The Trump administration has put themselves to the task of revoking this help. The Temporary Protection Status (TPS) has helped people from all kinds of backgrounds who were caught up on the 7.6 earthquake 60 miles off of San Miguel, El Salvador. The protection status was given to any Salvadoran citizen who requested it once they entered the US. News outlets, such as Fox News, suspect that immigrants from El Salvador have used this situation as an excuse to legally stay in the US. The TPS benefited people of all ages and from four countries (El Salvador, Haiti, Nicaragua and Sudan), compared to DACA which specifically helped immigrants who entered the country between  the ages of 12-17.

The SFUSD community has been taking steps to inform parents and students affected by this government decision. A free legal consultation was held at MIssion High School for anyone affected by the TPS redaction and immigrants under the constant fear of deportation. On Saturday, February 17th, around two hundred students and parents showed up.The parents who showed up, on the most part, were worried about their safety in the country and what they could do to help themselves.

A concerned father of a Lincoln student who attended the event, but did not want to share his name, spoke with me regarding the topic. As he held his daughter in his arms, he told me how lucky he felt to have had his family with him for all this time. He felt like he could get his life together after all he had been through up until the presidential elections of 2017. He migrated to the US January 2001 at 17 years of age.

Civil organizations protest that terminating the TPS is "unconstitutional" because it violates the rights of American children who have to decide if they should leave with their deported parents or stay in the United States without them. Ten immigrants and five americans from San Francisco; all benefiting from TPS presented a lawsuit against the Trump administration as an attempt to stop the termination of the service.

The lawsuit is a complaint against the cancellation of TPS for immigrants from El Salvador, Haiti, Nicaragua and Sudan. The suing organizations consider that the Trump administration adopted  "a new and too limited interpretation of the federal law that governs the TPS". The lawsuit was presented to the San Francisco federal court by the civil organization American Civil Liberties Union, and by the law firm Sidley Austin LLP.

These organizations are arguing it is not right to take working parents away from their kids and that kids shouldn’t have to decide whether they want to stay in the country without their parents or leave to a new country with less opportunities and help.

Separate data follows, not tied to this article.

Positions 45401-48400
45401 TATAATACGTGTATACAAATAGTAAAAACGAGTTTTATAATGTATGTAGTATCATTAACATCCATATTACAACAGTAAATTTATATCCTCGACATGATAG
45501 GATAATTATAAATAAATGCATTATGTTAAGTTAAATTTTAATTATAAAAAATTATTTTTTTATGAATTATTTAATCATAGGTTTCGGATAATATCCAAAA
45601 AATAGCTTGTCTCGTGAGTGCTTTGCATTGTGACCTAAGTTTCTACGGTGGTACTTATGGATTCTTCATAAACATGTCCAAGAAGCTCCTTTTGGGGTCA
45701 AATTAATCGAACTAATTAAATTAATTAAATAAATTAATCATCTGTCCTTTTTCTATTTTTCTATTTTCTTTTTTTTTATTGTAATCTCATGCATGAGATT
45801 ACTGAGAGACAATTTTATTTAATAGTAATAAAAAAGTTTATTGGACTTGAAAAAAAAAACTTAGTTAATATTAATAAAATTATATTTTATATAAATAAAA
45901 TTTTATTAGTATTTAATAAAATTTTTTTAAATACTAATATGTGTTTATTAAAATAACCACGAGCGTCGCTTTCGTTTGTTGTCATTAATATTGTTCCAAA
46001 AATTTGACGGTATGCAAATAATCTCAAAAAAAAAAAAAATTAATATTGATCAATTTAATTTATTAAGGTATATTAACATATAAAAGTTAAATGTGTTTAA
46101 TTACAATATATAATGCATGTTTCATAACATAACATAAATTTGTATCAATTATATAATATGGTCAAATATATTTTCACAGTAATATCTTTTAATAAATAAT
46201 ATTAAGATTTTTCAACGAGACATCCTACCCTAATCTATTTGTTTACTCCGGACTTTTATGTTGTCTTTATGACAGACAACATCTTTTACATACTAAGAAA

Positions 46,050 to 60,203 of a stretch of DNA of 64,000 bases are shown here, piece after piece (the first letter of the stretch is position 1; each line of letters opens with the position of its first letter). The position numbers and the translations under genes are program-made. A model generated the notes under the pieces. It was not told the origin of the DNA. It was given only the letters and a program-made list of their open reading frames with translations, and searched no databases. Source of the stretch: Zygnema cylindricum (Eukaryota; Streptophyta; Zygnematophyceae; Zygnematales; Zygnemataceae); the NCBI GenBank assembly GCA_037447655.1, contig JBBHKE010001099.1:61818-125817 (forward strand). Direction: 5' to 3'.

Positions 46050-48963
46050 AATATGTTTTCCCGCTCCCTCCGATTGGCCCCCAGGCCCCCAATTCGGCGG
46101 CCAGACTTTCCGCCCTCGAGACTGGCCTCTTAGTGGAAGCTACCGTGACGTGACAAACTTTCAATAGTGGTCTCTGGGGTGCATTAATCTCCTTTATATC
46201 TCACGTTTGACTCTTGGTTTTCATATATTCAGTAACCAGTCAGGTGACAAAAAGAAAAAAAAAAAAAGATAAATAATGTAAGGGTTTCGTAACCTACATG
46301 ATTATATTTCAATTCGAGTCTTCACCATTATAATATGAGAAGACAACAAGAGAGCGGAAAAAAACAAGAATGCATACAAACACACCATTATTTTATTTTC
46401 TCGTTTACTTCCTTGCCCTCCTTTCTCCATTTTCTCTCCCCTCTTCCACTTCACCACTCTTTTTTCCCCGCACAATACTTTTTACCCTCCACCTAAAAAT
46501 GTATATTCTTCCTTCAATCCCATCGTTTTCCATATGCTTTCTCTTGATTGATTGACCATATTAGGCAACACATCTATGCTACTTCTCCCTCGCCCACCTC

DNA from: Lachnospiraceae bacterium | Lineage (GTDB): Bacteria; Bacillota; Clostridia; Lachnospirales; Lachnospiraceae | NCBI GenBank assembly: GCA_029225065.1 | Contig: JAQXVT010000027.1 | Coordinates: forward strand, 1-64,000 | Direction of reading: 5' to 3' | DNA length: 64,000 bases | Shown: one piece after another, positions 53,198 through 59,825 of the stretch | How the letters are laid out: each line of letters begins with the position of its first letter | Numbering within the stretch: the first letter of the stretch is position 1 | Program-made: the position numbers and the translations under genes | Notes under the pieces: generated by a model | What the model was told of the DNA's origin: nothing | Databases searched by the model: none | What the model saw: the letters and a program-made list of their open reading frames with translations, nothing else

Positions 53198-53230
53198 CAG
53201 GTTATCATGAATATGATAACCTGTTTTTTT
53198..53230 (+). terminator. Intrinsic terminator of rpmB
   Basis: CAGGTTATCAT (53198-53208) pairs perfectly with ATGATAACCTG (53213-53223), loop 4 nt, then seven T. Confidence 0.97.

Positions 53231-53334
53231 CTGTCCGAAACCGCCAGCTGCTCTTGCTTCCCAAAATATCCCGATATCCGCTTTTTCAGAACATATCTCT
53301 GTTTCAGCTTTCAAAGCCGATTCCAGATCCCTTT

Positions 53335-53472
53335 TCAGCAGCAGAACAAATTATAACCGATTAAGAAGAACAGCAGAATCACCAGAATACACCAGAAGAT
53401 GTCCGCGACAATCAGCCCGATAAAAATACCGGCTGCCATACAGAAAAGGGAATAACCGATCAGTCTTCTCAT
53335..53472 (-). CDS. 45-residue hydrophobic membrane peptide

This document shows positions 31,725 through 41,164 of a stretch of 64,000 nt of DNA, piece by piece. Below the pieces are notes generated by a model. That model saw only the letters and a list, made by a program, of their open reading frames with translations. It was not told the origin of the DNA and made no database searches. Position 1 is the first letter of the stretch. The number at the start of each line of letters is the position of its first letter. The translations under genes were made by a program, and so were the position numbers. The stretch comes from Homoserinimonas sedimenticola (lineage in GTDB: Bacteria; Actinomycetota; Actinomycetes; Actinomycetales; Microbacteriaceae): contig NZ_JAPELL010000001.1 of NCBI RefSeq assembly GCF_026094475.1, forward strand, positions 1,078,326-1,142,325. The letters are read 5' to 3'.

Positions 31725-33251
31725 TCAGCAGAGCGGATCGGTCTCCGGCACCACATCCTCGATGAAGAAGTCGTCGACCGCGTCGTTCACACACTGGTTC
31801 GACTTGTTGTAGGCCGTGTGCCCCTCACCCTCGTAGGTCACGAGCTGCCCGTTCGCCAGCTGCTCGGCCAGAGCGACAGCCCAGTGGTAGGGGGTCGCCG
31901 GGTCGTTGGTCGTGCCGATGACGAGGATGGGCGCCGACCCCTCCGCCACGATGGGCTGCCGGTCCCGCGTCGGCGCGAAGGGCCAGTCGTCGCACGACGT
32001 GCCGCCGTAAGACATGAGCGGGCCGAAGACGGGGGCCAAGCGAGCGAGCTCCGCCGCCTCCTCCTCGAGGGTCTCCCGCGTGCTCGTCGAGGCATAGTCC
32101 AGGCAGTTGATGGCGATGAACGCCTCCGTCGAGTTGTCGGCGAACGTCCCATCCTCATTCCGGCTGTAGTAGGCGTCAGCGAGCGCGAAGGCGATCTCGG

As an immigrant myself, I can tell my parents have been through a living hell just getting to this country, and raising the five of us away from what they know. Away from a poor, not so well educated system, into one that discriminates and degrades different people. A system with people that want to “Make America great again” by getting rid of kid’s families. This is not how you make a great country, this is how you make a country that fears its own government and wind up hating the very people we’re supposed to trust and rely on to keep us safe.

 

The Special Olympics

By: Daroya McAlister

 


Everyone has a great time at Special Olympics.

 

On March 6th, 2018, Lincoln held the Special Olympics, which was created to explore the children's skills in a variety of sports and physical activities.

“I’m passionate about the Special Olympics because it’s a movement. It’s bringing to light this marginalized group and using sports as a vehicle to include them,” said Sasha Trope.

    The Peer Resource students were paired up with one of the students with intellectual disabilities.  I was paired up with with the gorgeous Flora who wore two pigtails and turquoise eyeshadow. The first activity was the Bucket Toss activity. Flora got scared and the adults knew it frightened her so we brought the game to her until she got comfortable. Then we went to the next Bowling activity. While Flora was participating in the six stations; Bowling, Basketball, Soccer, Agility Course, Basket Toss, and Just for Fun, Flora was smiling and laughing, motivated by food. While going through all the stations, Flora was trying her hardest, and no matter if she made the ball into the basket, knocked down the pins in bowling, or even kicked the soccer ball into the goal we cheered for her and the rest of the youth.